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From a very young age, I was fascinated with the English language and was determined to learn it. So, thanks to my parents, by the age of 7, I was taking private lessons twice a week.
I recall I would grab any chance I had to speak the language outside of class, or watch a movie that was not dubbed into Spanish. In those days, students did not have the availability of resources we all have nowadays. I still remember the excitement when I watched my first subtitled film at the movie theater. I was already a teenager then, and I was amazed to hear Robert Wagner’s real voice in the 1974 movie Towering Inferno!
I would say that I first fell in love with the English language, and years later, with teaching.
When I reflect upon why I decided to become a teacher, I inevitably think of two great teachers I had. They knew how to make each biology and history lesson memorable. They showed passion for the subjects they taught, and that was certainly contagious. They became my role models.
So, nobody was surprised when years later I set out to become an English teacher. I studied very hard and, soon after I graduated, I started teaching in a secondary school. I had no doubt: Teaching was my passion, too. I found real pleasure in designing teaching materials for my classes and thinking about what might be the best way to introduce a certain vocabulary item, or to practice a given structure. I was rewarded with students’ engagement and a great sense of fulfillment. I knew I had made the right choice.
In a few years’ time, my career path as a classroom teacher would change to include different teacher-leadership roles that I had never before intended to pursue. When I started teaching at ICANA, the binational center in Buenos Aires, a totally new professional path unfolded in front of me. The center had a robust teacher development program, which I was soon asked to join. I really enjoyed these new roles as teacher-trainer and materials developer. I also started presenting at seminars as part of the program. I still have such vivid memories of those times! So many things learned, so many things shared!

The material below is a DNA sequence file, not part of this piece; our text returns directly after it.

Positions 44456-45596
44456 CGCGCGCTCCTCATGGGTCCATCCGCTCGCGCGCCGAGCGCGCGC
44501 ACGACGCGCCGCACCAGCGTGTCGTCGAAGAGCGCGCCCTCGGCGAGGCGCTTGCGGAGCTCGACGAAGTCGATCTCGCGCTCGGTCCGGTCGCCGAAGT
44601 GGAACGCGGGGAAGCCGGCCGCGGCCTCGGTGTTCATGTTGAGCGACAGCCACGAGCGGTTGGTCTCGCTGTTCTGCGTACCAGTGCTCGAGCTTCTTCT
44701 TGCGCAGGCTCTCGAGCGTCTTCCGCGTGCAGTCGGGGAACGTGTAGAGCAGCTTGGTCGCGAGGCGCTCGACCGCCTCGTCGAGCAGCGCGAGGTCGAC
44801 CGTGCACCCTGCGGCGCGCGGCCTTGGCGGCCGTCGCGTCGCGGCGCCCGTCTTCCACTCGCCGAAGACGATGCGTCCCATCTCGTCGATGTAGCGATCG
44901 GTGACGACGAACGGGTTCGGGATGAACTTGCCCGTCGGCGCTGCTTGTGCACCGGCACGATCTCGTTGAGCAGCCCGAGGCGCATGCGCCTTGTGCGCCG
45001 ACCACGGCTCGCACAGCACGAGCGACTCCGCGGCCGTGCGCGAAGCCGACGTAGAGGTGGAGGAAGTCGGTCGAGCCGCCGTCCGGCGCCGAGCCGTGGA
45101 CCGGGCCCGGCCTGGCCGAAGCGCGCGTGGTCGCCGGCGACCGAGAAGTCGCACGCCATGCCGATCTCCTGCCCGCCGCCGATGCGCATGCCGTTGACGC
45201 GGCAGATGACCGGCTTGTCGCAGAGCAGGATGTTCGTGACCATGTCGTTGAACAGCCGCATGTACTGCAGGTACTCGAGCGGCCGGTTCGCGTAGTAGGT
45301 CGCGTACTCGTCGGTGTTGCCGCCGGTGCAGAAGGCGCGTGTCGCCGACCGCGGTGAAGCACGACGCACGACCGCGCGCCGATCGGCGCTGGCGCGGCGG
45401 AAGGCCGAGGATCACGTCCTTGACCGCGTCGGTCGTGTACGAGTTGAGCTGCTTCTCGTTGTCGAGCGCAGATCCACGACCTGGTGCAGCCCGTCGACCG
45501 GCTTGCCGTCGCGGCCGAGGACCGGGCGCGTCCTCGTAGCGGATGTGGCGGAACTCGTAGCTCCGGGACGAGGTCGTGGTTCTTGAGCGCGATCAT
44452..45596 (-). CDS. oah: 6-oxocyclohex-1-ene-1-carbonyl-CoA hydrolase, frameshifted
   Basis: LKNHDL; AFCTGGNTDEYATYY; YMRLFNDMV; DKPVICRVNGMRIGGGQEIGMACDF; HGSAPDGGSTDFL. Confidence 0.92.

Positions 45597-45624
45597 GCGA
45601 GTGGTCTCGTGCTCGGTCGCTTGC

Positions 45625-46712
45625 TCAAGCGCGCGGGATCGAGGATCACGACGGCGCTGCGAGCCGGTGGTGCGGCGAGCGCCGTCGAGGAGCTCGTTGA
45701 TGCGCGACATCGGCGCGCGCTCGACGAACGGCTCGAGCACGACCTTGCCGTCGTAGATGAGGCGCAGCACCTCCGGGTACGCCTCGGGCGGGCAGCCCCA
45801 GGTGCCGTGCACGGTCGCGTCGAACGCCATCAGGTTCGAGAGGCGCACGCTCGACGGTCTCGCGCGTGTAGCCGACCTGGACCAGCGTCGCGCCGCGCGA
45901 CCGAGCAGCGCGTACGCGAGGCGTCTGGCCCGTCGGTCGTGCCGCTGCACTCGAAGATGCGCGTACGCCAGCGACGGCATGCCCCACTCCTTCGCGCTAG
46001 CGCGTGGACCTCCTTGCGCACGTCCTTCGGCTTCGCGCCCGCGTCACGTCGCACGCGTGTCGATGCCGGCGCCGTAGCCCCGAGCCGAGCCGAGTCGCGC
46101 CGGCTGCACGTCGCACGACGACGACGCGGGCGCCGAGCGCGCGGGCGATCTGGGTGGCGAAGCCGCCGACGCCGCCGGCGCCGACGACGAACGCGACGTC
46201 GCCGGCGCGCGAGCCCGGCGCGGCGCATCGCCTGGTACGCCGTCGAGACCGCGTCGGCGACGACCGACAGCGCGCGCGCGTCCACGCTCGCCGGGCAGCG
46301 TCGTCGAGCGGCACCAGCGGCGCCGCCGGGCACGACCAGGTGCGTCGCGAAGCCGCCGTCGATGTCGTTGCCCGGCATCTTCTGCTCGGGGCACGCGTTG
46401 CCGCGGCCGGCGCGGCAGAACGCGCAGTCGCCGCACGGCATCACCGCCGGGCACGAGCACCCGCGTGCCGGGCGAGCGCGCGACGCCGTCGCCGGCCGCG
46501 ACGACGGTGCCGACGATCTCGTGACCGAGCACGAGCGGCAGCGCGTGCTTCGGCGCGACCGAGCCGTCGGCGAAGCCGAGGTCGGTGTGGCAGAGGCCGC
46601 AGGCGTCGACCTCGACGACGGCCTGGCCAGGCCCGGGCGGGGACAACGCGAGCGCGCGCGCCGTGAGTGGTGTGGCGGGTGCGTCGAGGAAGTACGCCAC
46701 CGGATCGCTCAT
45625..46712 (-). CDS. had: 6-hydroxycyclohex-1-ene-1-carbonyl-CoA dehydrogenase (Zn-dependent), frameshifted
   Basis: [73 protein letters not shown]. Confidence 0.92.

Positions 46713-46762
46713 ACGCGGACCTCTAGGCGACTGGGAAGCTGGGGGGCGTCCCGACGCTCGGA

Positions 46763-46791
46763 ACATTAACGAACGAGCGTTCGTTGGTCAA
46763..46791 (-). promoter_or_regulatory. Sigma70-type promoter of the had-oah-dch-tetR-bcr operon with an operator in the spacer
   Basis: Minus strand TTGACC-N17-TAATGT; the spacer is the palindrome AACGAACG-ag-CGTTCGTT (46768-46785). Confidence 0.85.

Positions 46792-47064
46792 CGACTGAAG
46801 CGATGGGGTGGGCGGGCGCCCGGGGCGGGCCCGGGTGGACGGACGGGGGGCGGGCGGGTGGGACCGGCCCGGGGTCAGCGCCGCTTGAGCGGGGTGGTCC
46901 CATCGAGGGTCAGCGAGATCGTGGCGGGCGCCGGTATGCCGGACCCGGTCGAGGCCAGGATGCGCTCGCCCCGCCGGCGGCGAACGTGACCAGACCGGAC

It was through the binational center that I first heard of ARTESOL, and through the affiliate that I came to know about TESOL International Association.
The first TESOL Convention I attended was TESOL’s 40th Annual Convention & Exhibit in Tampa in 2006. The moment I entered the convention center will always stick in my memory. I couldn’t believe the size of the premises and the number of attendees. My mind was blown! The theme of the convention, “Daring to Lead!”, definitely left me thinking. Teachers can be great leaders.
That same year, I was invited to volunteer my time to serve at the local affiliate in Argentina. This was undoubtedly a turning point in my career. Volunteer service was a whole new experience for me, one that filled me with joy and accomplishments. I had the chance to learn so much from the leaders of the affiliate. I was impressed at how much they worked for the affiliate and also by the great admiration they felt for TESOL International Association. From that moment on, I have met amazing TESOL leaders who also share a passion for TESOL International Association, and they have definitely inspired me to serve.
So here I am today, serving the association. It is in serving that I have found my other passion, one that gives me a sense of purpose beyond my regular job. It has become one of the most rewarding experiences I have had in my professional lifetime so far.
You cannot change who you are—your life story. In the same way, you cannot change what makes you happy, or what you love. If you follow and embrace your passion, you will feel that sense of accomplishment and satisfaction that will fuel you to go for more.
The passion that you put into what you do makes a difference not only to you, but also to those around you.
I am extremely grateful to have met these passionate teachers and leaders who have motivated me to become a better professional and a leader. They have helped me find my purpose in serving others: my students, other teachers, and TESOL International Association, the professional home that gathers colleagues who love the TESOL profession, people who are passionate about English language teaching and learning.
Dare to serve! Dare to lead!
Graciela Martin is the academic coordinator at Instituto Cultural Argentino Norteamericano, the binational center in Buenos Aires. She is a graduate from Instituto Superior del Profesorado Joaquín V. González and holds a degree in education from Universidad Nacional de Quilmes, Argentina. Graciela is a former president of ARTESOL and a current member of the TESOL International Association Board of Directors. Her areas of interest include English as a foreign language, technology in education, materials/curriculum development, and teacher-training.
This article first appeared in TESOL Connections. Reprinted with permission.